Jason Riis, 34, also of Pierre, was subjected to similar treatment after being arrested for suspicion of a DUI. Riis refused a urinalysis citing lack of probable cause so cops threw him in jail.

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“They put me in a holding cell for 15 minutes and kept asking me if I wanted to take a voluntary pee test,” Riis said in an interview. “I told them ‘no’ because they didn’t have probable cause.”

The next day, cops came back with a warrant for Riis’ urine. By this time, however, Riis said he was ready to just get it over with and pee in a cup. But cops didn’t care, they told him it was now too late and apparently wanted to torture him to get his urine out.

“One cop held my penis, and a doctor shoved a catheter in me,” Riis said. “It hurt for a week. I couldn’t pee.”

Police found trace amounts of substances deemed illegal by the state and used this as justification for Riis’ torture and charges.

Riis told the Argus Leader that he recalled telling his mother about what happened. They both held each other and cried, he said.

Force catheterizing adults and children is the work of sick tyrants and has no place in the ostensible land of the free. Hitler, the Stasi, and their depraved scientists would be proud.

Matt Agorist is an honorably discharged veteran of the USMC and former intelligence operator directly tasked by the NSA. This prior experience gives him unique insight into the world of government corruption and the American police state. Agorist has been an independent journalist for over a decade and has been featured on mainstream networks around the world. Agorist is also the Editor at Large at the Free Thought Project. Follow @MattAgorist on Twitter, Steemit, and now on Facebook.
  • Real Truth stings

    Empty out the state. Relieve these nazis of their jobs and constituents by leaving. Let the local government know why and do not return until all such officers are removed, these policies changed and reparations made. We put up with police brutality, THIS is insane.

  • Rob W

    Our institutions weren’t strong enough to save us. Welcome to the post-constitutional USA. Time for a revolt.

  • REALConservative

    I am an emergency medicine provider. I have been having this discussion with my colleagues for about four years now since the egregious and disgusting case where the rights of David Eckert were maliciously violated. A couple things I’d like to share.

    I have personally refused when the police have requested interventions and information if the patient does not consent. Even if there was a warrant. I dare the the police to arrest me; if the information got out that I was that diligent with the personal information of my patients, it’s not going to make the public dislike me.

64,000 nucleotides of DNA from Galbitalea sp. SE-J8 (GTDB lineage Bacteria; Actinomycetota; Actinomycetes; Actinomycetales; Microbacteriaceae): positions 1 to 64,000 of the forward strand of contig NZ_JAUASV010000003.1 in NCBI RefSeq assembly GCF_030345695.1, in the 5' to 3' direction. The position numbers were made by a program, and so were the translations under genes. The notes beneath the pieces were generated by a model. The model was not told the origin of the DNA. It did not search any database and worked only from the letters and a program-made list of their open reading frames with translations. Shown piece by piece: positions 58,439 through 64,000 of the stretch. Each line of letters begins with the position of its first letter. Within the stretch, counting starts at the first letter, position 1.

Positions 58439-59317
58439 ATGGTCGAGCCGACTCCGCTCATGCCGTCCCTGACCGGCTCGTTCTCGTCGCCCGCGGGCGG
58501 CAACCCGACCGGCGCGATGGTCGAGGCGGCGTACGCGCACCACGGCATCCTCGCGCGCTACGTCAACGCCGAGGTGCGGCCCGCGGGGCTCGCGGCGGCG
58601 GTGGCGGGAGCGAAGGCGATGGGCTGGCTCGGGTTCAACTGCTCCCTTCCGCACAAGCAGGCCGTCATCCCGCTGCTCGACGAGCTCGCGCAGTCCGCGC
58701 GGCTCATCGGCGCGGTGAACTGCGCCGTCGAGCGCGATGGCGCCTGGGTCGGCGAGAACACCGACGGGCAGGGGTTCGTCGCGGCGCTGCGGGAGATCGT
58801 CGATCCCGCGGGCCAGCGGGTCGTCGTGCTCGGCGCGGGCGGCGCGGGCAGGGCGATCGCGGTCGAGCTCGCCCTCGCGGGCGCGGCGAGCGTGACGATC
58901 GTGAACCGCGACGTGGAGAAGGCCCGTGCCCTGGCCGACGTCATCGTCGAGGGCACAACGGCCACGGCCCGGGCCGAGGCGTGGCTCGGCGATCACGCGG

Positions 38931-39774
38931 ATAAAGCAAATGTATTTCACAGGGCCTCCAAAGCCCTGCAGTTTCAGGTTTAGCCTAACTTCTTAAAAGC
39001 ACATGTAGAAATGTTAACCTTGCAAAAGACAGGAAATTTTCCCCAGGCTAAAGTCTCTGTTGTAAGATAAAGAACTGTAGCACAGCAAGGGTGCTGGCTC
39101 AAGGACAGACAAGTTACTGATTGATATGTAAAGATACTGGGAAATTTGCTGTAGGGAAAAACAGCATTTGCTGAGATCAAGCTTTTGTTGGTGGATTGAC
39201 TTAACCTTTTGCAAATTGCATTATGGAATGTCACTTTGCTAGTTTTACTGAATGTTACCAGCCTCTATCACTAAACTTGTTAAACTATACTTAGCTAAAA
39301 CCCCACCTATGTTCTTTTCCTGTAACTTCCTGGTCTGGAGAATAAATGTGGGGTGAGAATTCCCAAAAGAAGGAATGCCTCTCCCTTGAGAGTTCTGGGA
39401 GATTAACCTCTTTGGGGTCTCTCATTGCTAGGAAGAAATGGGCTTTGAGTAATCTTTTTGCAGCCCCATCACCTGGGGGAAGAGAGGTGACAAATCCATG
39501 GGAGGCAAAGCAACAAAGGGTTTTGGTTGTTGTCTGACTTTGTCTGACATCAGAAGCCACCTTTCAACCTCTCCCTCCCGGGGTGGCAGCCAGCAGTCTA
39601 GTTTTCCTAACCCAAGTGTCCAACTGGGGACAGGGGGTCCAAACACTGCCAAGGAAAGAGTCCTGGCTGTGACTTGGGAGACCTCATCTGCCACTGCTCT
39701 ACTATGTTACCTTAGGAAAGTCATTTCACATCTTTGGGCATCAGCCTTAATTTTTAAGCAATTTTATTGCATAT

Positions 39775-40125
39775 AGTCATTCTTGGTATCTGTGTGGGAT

I have called hospital Risk Management and prompted ‘re-education’ of other providers when I found they were circumventing consent and obtaining clinical data, and then sharing it with law enforcement. This will be a tough challenge overall because registered nurses are overwhelmingly female and are enamored with cops (badge bunnies).

    The GOOD NEWS: after much discussion with my colleagues, the vast majority of emergency medicine providers are unwilling to order diagnostics that are not otherwise indicated for patient care when the patient does not consent; this includes when the police have a warrant. In fact, I have not yet encountered a provider who would admit they would do what a cop wanted if the ‘patient’ did not consent. For that reason, I believe these stories are outliers, but should be addressed aggressively and with severe penalties to the medical providers who made the disgusting and idiotic mistake of agreeing to violate these patient’s rights.

    MORE GOOD NEWS: as a member of several social groups associated with emergency medicine, we are sharing these stories and admonishing our emergency medicine coworkers that we find this kind of ‘practice’ to be disgusting, immoral, and unethical, and I believe we are prompting more than a few to consider the appropriateness of un-consented procedures. We remind them that settlements are high, and that their name will be shared openly if they misbehave. Even if they survive the medical review of their license, the process will be far more distressing and consequential than just saying no to the police.

    In the case of David Eckert, I personally wrote letters to the New Mexico Board of Medicine; I don’t know if my letters had anything to do with it, but I do know that the BOM put at least one of providers was placed under review. I am quite certain that neither one of those idiots will ever order an evidence-gathering diagnostic again.

  • marlene

    I AGREE!